I worked in construction one summer when I was 18. I recall encountering various workers working very hard, day after day. They carried, pulled, pushed, hammered, shoveled, etc. They did this for hours on end. I was very impressed. Actually, I was somewhat horrified.
My father was in construction, an electrician. I recall his telling me once that he got lots of exercise on the job, and that seemed right to me, though it also seemed to me that other tradesmen and construction workers worked even harder than the electricians.
But, in general, despite their intense daily exertions, these people didn’t look like they worked out. Most of them were overweight. And they didn’t appear to be healthy.
It was puzzling.
On Saturday, The Guardian’s Ben Goldacre wrote about a recent study that focused on work and exercise (Healthy mind, healthy body). According to Goldacre, two Harvard psychologists focused on 84 hard-working female hotel attendants. The psychologists observed that, while working, the attendants were getting lots of exercise. Nevertheless, 2/3 of the workers reported that they did not exercise regularly and 1/3 reported that they did not exercise at all.
The health of each worker was carefully measured. The psychologists then divided the workers into two groups: “One group got a one hour presentation on what a fabulous amount of exercise they were getting, how they were meeting and clearly exceeding recommendations for an active lifestyle.” It was made clear to them that, whatever they may have thought, in truth, in the course of doing their jobs, they were burning lots of calories and working lots of muscles.
Meanwhile, the other group went about their work unburdened by this happy information.
Four weeks later, the health of each worker was again measured. The workers who had been enlightened about their actual levels of exercise experienced clear improvement in health. The other workers did not.
“It’s an outrage,” jokes Goldacre. Funny guy.
It is possible, of course, that the study was flawed. Maybe the “enlightened” workers subtly changed their work habits, wielding their vacuum cleaners more quickly, scrubbing toilets more forcefully.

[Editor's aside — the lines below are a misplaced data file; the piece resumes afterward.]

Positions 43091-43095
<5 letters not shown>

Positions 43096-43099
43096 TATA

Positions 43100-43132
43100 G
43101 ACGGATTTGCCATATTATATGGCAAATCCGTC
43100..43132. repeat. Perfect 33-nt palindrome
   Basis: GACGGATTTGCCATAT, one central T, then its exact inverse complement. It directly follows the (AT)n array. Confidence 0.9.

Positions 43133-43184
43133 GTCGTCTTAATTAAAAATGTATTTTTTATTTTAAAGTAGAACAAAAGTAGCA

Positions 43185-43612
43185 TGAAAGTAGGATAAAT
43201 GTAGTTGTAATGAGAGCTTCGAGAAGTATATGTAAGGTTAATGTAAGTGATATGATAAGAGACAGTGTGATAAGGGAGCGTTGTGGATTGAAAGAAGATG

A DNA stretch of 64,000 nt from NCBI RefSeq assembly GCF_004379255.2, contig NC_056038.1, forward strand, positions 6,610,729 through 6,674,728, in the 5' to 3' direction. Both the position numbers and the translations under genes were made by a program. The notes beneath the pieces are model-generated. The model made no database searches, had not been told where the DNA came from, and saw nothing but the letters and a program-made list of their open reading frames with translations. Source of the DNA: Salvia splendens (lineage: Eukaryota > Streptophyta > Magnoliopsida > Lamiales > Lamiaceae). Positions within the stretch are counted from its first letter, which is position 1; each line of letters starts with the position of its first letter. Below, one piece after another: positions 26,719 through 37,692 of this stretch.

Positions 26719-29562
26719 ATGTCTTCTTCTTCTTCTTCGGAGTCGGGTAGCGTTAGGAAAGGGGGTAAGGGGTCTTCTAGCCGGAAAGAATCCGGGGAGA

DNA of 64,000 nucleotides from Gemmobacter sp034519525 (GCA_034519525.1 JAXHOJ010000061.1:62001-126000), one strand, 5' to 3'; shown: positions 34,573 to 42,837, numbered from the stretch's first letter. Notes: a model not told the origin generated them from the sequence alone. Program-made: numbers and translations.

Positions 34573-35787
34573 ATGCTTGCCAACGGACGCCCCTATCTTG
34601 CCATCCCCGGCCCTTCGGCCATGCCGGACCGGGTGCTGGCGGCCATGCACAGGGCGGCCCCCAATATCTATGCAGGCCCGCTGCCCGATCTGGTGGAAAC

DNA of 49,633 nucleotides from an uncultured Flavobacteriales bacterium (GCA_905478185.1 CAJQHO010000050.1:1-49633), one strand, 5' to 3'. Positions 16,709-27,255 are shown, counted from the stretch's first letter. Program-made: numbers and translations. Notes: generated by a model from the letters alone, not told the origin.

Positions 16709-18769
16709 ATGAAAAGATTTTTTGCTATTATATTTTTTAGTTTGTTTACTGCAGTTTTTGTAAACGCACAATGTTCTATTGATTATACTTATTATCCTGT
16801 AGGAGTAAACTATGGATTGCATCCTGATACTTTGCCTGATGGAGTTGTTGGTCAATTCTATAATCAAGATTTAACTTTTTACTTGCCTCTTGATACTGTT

Time will tell.
But what if the study was unflawed and the workers’ attitudes really made all the difference? What, then, are we to make of this study? Is it that the workers’ exercise was healthful all right but its benefits were blocked by “negative” attitudes? Or is it that the exercise had nothing to do with these health benefits—it’s “positive attitude” that did the trick?
The literature on the placebo effect is disconcerting. It appears to me that, contrary to popular opinion, it is not clear that the placebo phenomenon ever occurs. I suppose that I hope that it does. But, right now, the matter is clouded.
Still, there are many studies of the kind described above. They unsettle me. I sense that massive folly is afoot. But I don’t know what it is.
I can just imagine people fifty years from now shaking their heads at our time and the appalling spectacle of tens of millions of people taking medicines, undergoing procedures, suffering through taxing regimens—all of them inefficacious. All placebos. Powerful ones.
On the other hand, I can equally imagine the future looking back at this dismal earlier period of gross and absurd oversimplification of the subtle complexities of health and disease. “These clueless bastards,” they’ll say, “were so narrow in their thinking that they resorted to the notion that just thinking you’ll get better sometimes causes you to get better!”
“Ha ha ha. Ha ha ha!”
I’ve been following the science of diet and disease for many years now, though not closely. By two or three years ago, I was strongly under the impression that the relevant authorities were fairly sure which diets were “healthy” and which were "unhealthy." All of the population studies seemed to point to the same culprits: saturated fat, etc.
But then a study came along that questioned all of that. Evidently, it was very impressive in scope and methodology. It was better than the earlier population studies. But it painted a different picture.
People were taking this seriously.
What could this mean? I asked. How can this be?
I hate being boggled.
But I also like it.